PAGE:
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The Evolution of Conflict under Inertia

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In Norman (2003), the introduction of individual strategy switching costs, and thus inertia, into stochastic evolutionary coordination games was found inter alia to strengthen the mixed-strategy equilibrium as a short- to medium-run equilibrium. This paper considers the impact of such switching costs on the conflict scenario of Hawk-Dove games. The "attractive" mixed-strategy equilibrium of Hawk-Dove games represents a far better candidate for long-run equilibrium than its unstable counterpart in coordination games, and yet robust selection results have proved elusive, with conditions on the selection dynamics generally being required. Such a condition remains a necessity in the switching cost model with state-independent mutations. However, a more realistic model of state-dependent mutations driven by stochastic switching costs overcomes this problem, and identifies a threshold mean switching cost, above which the mixed-strategy equilibrium is selected in the long run for a wide class of switching cost distributions.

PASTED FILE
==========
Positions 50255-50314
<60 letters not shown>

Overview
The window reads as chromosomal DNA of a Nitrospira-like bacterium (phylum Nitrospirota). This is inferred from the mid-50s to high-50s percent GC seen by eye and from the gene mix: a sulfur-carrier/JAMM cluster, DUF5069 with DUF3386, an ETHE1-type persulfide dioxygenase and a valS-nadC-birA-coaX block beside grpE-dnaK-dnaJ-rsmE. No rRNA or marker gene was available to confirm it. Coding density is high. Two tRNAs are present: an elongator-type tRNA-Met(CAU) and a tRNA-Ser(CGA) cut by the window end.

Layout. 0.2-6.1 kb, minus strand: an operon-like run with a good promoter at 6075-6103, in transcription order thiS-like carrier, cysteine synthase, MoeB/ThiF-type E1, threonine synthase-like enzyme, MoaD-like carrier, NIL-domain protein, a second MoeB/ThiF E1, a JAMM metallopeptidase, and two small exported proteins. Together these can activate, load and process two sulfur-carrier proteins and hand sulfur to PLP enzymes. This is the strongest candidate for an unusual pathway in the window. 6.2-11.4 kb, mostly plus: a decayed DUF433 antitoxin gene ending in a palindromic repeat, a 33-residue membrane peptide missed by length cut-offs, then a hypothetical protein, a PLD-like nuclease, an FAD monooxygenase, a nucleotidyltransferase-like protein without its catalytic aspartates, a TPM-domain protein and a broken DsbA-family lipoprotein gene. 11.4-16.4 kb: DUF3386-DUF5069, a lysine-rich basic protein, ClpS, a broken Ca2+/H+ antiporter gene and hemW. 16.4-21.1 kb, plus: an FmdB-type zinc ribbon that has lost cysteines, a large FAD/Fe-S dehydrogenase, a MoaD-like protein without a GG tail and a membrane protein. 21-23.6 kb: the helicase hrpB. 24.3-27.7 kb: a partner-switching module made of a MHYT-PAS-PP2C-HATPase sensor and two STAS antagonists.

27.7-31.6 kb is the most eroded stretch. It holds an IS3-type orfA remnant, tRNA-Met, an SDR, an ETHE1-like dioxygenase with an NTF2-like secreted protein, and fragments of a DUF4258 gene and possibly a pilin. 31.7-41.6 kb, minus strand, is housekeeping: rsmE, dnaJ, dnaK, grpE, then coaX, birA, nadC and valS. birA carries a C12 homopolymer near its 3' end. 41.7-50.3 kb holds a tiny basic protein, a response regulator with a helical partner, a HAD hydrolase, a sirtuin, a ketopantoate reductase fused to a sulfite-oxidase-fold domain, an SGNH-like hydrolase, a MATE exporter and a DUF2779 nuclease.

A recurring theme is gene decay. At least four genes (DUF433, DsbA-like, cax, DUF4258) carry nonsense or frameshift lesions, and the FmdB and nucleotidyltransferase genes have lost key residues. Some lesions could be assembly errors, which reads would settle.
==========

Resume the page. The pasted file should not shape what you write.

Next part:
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Paper provided by Economics Group, Nuffield College, University of Oxford in its series Economics Papers with number 2003-W07.

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Length: 42 pages
Date of creation: 17 Feb 2003
Handle: RePEc:nuf:econwp:0307
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